Ender’s Game captured my imagination in high school. As a nerdtacular kid, I related to the brilliant children attempting to navigate and influence the world around them—and I admired that Ender never took any crap. As a student in Raleigh, I thought it was pretty awesome that parts of the novel took place in North Carolina. And then in college I learned that Orson Scott Card lives in Greensboro, and my heart grew three sizes. The story was suddenly more tangible and the author more human.
Being able to relate to and understand literature is an extraordinary thing. Well-told stories give us the ability to explore places, attend events and meet people that can greatly influence us. They are powerful tools in understanding and relating to the world around us. Rather than truly knowing 20 people in our lives, we have access to thousands. And great literature has layers upon layers of meaning, littered with historical and social context.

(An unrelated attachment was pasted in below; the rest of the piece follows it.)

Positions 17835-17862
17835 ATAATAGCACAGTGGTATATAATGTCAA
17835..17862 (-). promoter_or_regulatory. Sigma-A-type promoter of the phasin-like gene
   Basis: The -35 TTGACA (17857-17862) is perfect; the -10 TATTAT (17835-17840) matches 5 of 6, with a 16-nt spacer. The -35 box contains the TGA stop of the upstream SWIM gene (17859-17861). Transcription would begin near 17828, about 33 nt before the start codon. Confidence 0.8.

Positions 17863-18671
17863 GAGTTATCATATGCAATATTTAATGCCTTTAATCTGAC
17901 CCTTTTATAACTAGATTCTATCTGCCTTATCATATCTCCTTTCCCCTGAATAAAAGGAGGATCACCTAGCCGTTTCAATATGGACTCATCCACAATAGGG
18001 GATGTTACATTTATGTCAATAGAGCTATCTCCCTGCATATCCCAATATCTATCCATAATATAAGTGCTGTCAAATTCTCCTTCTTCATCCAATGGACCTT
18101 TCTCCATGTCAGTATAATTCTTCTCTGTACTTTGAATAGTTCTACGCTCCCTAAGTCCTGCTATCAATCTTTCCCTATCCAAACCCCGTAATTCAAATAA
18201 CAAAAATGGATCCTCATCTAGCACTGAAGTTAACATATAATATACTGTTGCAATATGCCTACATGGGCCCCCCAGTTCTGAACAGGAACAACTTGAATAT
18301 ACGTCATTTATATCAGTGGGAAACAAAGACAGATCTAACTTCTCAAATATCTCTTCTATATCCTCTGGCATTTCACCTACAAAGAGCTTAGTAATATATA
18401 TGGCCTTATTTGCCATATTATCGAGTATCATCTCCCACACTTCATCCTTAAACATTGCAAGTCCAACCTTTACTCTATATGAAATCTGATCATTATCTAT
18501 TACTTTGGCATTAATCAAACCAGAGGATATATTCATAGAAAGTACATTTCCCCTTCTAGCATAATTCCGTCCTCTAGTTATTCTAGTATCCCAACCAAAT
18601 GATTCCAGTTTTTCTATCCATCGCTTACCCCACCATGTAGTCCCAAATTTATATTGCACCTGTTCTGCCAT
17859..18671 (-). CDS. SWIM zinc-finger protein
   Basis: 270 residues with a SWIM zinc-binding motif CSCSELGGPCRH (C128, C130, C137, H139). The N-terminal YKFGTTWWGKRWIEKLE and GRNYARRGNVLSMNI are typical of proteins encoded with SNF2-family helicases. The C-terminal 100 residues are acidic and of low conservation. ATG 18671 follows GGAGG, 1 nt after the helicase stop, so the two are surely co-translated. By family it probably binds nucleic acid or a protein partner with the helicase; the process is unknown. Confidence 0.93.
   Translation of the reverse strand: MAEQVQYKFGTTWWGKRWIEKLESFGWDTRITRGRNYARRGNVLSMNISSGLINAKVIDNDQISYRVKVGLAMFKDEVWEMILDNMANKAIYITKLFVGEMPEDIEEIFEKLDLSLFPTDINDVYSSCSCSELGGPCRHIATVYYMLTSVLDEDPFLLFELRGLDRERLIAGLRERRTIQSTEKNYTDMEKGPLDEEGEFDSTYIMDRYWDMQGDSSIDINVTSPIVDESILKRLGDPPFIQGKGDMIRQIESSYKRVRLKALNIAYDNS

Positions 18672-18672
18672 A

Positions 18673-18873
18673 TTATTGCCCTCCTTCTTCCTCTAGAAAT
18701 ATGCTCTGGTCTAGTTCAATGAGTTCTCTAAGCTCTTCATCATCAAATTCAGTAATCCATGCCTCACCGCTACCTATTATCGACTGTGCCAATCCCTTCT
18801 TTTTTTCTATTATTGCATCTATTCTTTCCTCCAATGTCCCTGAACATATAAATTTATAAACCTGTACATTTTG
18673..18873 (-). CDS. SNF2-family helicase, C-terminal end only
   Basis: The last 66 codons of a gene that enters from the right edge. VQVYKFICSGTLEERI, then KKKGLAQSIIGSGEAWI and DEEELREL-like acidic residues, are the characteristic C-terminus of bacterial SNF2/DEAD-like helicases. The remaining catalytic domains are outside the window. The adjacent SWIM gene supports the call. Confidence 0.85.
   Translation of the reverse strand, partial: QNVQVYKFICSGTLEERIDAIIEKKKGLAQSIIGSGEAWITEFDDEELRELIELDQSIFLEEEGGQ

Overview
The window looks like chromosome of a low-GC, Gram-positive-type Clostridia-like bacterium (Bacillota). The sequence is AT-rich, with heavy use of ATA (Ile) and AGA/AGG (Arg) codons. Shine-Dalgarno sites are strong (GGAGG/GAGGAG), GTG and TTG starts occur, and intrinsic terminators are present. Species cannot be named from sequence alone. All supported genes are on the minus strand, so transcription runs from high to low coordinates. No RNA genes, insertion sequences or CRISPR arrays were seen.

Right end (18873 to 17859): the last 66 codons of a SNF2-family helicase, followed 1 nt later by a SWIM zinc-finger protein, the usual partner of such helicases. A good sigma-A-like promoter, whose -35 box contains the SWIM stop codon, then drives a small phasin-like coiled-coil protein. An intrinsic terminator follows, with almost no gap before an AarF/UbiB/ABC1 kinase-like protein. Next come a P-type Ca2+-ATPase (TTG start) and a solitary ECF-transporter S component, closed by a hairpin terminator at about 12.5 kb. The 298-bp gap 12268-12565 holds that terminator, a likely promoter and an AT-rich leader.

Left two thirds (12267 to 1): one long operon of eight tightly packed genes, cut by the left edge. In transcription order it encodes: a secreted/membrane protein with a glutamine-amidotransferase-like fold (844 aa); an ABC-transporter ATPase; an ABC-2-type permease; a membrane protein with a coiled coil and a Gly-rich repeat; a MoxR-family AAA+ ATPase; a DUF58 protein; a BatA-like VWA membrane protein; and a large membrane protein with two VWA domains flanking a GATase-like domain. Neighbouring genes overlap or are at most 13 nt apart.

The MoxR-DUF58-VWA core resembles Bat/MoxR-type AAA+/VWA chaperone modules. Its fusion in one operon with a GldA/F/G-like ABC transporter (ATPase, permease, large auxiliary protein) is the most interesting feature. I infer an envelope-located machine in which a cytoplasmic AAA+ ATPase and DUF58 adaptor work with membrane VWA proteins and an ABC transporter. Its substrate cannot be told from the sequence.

North Carolina has a rich and illustrious place in literature—from To Look Homeward, Angel by Thomas Wolfe to The Hunger Games being filmed in the Dupont State Forest. Our goal at Record Reads to is to explore and report on this tradition. Record Reads will be populated with short, insightful reviews about upcoming novels, video interviews with authors and selections of books to read during epic travels in NC. Check out our North Carolina in Literature Time Line to see some of the famous novels, poetry and short stories written in and about the Tar Heel state.
Tonight we are launching Record Reads with the Oak City Bard Brawl at King’s Barcade. Six North Carolina storytellers will compete for the plumed hat of Sir Walter Raleigh and books donated by Quail Ridge Books & Music as a panel of expert judges sip bourbon and make witticisms on their performances. It will be a wonderful, cultural time.
Record Reads will publish every Tuesday, so check back weekly for more sweet local lit knowledge.